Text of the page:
Kinder Morgan (NYSE:KMI) is one of my favorite high-yield dividend growth stocks and a major reason for this is because of how well it's been able to handle the oil crash. Let's look at five key facts from Kinder's recent conference call that show why the company is likely to thrive even in a world of lower energy prices.
Realized energy prices can be very volatile
"Our average realized oil price per barrel in our CO2 segment was $72.62 in the first quarter of '15, versus $91.89 in the same quarter a year ago. And the average Henry Hub price for natural gas was $2.98 in the first quarter of '15 versus $4.94 in the first quarter of '14."
-- Richard Kinder, founder, chairman, and CEO
Energy price volatility is just the name of the game in the oil and gas industr. Times of industry distress help to let truly exceptional companies stand out, and the fact is that Kinder Morgan is still managing strong growth.
Solid fundamental business expansion continues
"Our natural gas transportation volumes were up 6%; our refined products volumes were up 5.6%. Our condensate volumes more than tripled. Our net oil production and our CO2 segment was up 9%. And our liquids throughput in our terminals group was up 23%."-- Richard Kinder
In addition, CFO Kin Dang made clear that Kinder continues to successfully secure further large scale natural gas transportation contracts.
Kinder's secure future cash flows continue to grow, and ...
"We continue to see strong demand for long-term firm natural gas transport capacity. We added another 600 million [cubic feet of natural gas] a day of transport commitments during the quarter, with a volume-weighted average term length of 13.5 years. ... that brings the total that we've signed up since December of 2013 to 7.3 DCF [dry cubic feet] of new and pending commitments, with an average term length of almost 17 years."
-- Steve Kean, COO and future CEO
To put this accomplishment into perspective, over the Past five quarters Kinder Morgan has locked down additional gas transportation demand equivalent to almost 10% of all current U.S. natural gas production, ensuring substantial additional predictable cash flow for almost the next two decades.
The dividend remains safe
"Now in terms of coverage for the full year, you will recall that our budget for coverage for the full year was $654 million. And that was predicated on a $70-per-barrel oil price, and $3.80 gas ... but at $50 a barrel and $3 in gas, which is pretty close to where we've been running, that our coverage would be about $430 million."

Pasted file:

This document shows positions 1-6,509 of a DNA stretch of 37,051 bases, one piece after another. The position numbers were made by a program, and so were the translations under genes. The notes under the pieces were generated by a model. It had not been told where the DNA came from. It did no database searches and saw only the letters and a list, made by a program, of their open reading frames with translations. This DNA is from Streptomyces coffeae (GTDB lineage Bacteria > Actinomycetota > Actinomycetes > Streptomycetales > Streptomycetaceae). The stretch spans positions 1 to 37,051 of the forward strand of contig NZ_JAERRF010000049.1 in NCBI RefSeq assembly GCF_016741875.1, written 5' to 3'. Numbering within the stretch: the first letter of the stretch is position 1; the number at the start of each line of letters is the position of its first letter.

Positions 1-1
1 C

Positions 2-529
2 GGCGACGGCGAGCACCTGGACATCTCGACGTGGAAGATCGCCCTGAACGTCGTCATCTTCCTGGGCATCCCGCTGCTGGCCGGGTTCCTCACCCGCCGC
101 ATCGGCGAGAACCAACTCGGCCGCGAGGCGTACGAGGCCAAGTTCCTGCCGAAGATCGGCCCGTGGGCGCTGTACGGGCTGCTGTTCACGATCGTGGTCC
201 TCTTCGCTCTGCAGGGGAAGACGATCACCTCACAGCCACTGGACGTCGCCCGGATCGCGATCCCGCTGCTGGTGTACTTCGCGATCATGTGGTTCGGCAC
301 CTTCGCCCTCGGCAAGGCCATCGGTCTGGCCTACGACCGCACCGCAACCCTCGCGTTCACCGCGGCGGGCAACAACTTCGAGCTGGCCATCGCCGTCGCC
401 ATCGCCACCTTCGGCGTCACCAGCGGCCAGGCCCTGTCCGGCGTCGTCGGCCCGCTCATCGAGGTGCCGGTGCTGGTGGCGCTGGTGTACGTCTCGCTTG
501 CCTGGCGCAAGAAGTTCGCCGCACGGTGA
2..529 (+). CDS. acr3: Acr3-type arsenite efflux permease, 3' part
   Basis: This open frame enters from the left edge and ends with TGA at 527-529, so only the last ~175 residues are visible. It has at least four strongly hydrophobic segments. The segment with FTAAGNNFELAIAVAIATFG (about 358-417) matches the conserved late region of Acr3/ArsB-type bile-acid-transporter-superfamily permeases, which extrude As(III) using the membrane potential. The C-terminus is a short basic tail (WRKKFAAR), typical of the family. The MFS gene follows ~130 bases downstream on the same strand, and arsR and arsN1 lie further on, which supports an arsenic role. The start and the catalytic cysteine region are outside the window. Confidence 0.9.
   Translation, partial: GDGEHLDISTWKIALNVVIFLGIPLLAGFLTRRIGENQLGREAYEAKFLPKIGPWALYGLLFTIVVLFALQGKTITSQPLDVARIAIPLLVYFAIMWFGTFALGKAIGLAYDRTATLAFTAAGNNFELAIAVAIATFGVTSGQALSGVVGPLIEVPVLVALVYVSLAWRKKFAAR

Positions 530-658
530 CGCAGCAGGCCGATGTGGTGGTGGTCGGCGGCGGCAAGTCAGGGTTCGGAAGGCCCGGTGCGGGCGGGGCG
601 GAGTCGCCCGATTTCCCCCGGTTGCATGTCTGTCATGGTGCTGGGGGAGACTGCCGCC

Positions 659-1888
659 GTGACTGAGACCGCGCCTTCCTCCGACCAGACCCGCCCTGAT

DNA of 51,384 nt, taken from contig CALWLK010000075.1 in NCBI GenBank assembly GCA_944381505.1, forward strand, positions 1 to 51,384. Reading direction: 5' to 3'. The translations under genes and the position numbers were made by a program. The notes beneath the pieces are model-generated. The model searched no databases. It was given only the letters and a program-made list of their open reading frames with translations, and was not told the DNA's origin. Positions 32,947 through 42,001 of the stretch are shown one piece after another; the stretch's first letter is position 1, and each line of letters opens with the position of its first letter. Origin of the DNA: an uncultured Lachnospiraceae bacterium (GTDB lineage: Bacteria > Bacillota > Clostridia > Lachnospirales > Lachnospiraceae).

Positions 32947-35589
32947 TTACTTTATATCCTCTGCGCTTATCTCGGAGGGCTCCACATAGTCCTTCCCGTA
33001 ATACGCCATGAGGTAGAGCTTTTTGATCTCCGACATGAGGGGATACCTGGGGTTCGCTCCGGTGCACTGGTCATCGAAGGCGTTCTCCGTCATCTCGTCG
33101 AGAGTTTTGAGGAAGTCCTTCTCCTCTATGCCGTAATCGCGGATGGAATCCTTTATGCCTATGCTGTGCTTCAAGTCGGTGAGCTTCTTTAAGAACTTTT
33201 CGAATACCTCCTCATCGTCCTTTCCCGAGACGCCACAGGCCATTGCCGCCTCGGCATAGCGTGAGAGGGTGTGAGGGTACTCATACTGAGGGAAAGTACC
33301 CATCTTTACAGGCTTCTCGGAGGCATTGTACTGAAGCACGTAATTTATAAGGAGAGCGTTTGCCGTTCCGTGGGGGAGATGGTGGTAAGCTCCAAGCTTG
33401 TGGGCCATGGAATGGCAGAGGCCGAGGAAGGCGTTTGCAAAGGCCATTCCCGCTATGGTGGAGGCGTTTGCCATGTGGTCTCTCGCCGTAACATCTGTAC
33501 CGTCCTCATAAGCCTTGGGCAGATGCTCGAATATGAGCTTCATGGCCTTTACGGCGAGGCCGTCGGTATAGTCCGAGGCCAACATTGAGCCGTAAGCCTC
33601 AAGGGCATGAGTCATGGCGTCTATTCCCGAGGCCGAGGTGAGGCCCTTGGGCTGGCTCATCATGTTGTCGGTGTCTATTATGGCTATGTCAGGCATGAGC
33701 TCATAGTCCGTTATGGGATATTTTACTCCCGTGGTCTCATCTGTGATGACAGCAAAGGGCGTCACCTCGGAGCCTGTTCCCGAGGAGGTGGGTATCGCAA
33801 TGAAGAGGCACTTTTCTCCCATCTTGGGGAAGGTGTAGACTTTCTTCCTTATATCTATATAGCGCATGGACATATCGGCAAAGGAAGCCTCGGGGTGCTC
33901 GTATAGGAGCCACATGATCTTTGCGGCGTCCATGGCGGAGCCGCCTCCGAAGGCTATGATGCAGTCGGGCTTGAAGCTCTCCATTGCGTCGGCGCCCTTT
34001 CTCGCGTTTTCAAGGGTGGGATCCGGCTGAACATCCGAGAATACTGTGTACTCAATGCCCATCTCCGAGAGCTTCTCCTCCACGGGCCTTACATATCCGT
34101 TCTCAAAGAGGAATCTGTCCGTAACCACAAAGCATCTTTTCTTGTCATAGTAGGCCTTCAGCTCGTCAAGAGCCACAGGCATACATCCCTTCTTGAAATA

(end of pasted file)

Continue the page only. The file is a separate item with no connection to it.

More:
-- CFO Kim Dang
Note that "coverage" means excess distributable cash flow, or DCF, after covering 2015's $2 dividend. This might allow it to potentially beat its 10% dividend growth target -- which Richard Kinder says remains on track -- through 2020.
Kinder investors should be aware, however, that according to Dang, the company's excess DCF isn't evenly generated throughout the year. Rather, Q1 and Q4 usually represent the strongest periods of excess coverage, while Q2 may actually fall short of covering the dividend.
Backlog accounting change explained
Longtime Kinder investors know that the company's growth backlog is one of the most important things to focus on, and this quarter Kinder announced a major accounting change regarding this important metric.
"We also made a methodology change, and we're moving overhead now. So our backlog currently -- including capitalized overhead and the capital portion of the backlog and in the capex in the backlog, and we'll consistently state it this way going forward -- so our backlog now stands at $18.3 billion. The reason we're including overhead is capitalized overhead is included when we make the investment decision. It's in our return calculations. And when we give you guys indications of returns or EBITDA multiples on investments, we're typically giving those with overhead included." -- Steve Kean
Basically, what this means is that Kinder wanted to improve its transparency by reporting its backlog the same way it calculates its return on investment for potential projects.
Speaking of the backlog, remember that even though the backlog shrank by $500 million over the past two quarters -- because of the removal of $1.685 billion in CO2 oil projects -- these projects have only been delayed and shunted into the company's "shadow backlog," which, according to natural gas President Tom Martin, now stands around $19.2 billion.
Thus, Kinder Morgan's total backlog totals approximately $37.5 billion, which represents 41 quarters' worth of growth investment at its current capex spending rate.
Bottom line: The oil crash hurts Kinder in the short term, but long-term growth remains intact
The fact that Kinder Morgan is able to navigate the worst oil crash since the financial crisis while still generating substantial excess DCF and growing its long-term contract secured cash flow shows the superior nature of its business model, and why it remains one of America's best dividend growth stocks.